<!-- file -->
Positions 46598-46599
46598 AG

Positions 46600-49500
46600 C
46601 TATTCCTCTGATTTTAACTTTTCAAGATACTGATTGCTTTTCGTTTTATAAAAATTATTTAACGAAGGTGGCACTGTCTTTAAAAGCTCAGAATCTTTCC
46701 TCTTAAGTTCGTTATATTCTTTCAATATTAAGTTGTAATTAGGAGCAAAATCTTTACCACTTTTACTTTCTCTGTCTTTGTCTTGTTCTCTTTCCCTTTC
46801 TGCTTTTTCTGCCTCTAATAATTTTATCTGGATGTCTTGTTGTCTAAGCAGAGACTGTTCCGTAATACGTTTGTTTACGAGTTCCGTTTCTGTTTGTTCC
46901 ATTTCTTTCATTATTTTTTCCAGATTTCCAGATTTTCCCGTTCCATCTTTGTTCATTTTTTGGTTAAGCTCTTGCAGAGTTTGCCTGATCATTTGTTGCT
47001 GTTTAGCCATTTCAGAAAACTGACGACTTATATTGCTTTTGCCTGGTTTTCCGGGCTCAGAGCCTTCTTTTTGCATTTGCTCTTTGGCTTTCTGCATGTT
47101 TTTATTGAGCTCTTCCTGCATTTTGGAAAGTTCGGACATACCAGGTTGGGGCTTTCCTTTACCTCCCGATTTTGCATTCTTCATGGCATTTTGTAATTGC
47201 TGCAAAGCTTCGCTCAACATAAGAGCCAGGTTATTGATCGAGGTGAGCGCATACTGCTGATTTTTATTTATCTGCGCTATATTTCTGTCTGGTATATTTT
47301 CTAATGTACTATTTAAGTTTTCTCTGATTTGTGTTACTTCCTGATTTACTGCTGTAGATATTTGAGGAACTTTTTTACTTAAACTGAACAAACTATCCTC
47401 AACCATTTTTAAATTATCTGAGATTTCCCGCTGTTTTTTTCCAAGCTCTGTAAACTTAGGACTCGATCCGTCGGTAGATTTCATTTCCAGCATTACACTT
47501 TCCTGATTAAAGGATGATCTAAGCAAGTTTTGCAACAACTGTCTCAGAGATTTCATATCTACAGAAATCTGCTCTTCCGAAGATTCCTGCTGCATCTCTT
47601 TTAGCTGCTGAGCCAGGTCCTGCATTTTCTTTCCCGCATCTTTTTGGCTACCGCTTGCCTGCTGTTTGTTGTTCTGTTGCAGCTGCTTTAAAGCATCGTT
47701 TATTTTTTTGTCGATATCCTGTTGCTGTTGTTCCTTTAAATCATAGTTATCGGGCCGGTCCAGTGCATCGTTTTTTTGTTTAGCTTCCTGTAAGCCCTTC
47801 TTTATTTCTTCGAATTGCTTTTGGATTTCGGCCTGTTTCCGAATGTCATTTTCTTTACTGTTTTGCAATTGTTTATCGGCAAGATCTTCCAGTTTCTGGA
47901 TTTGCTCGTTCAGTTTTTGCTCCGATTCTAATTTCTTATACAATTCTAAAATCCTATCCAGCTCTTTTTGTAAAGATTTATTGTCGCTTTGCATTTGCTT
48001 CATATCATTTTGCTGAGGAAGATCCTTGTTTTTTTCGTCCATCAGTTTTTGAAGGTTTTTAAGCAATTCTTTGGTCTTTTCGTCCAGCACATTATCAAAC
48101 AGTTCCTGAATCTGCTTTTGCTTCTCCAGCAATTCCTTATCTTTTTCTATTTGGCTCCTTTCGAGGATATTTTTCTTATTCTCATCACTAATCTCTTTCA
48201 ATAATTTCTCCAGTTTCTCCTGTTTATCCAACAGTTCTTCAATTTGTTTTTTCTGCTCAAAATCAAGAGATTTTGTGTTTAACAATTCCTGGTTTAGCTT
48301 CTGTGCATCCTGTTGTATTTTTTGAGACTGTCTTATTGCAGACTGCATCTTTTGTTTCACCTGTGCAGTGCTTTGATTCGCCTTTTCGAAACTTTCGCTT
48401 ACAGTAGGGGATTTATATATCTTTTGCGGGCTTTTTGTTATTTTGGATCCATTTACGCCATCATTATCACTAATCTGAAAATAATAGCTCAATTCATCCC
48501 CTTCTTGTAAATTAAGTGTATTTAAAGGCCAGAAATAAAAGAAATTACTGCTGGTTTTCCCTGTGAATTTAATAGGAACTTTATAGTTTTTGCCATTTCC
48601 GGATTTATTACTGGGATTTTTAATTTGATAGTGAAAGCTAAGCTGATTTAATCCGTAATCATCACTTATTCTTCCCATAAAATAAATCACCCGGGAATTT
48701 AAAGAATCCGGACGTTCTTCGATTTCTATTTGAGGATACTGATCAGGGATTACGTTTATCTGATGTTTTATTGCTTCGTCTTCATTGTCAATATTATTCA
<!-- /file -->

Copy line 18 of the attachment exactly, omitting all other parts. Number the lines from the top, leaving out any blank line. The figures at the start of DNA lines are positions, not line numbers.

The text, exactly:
47901 TTTGCTCGTTCAGTTTTTGCTCCGATTCTAATTTCTTATACAATTCTAAAATCCTATCCAGCTCTTTTTGTAAAGATTTATTGTCGCTTTGCATTTGCTT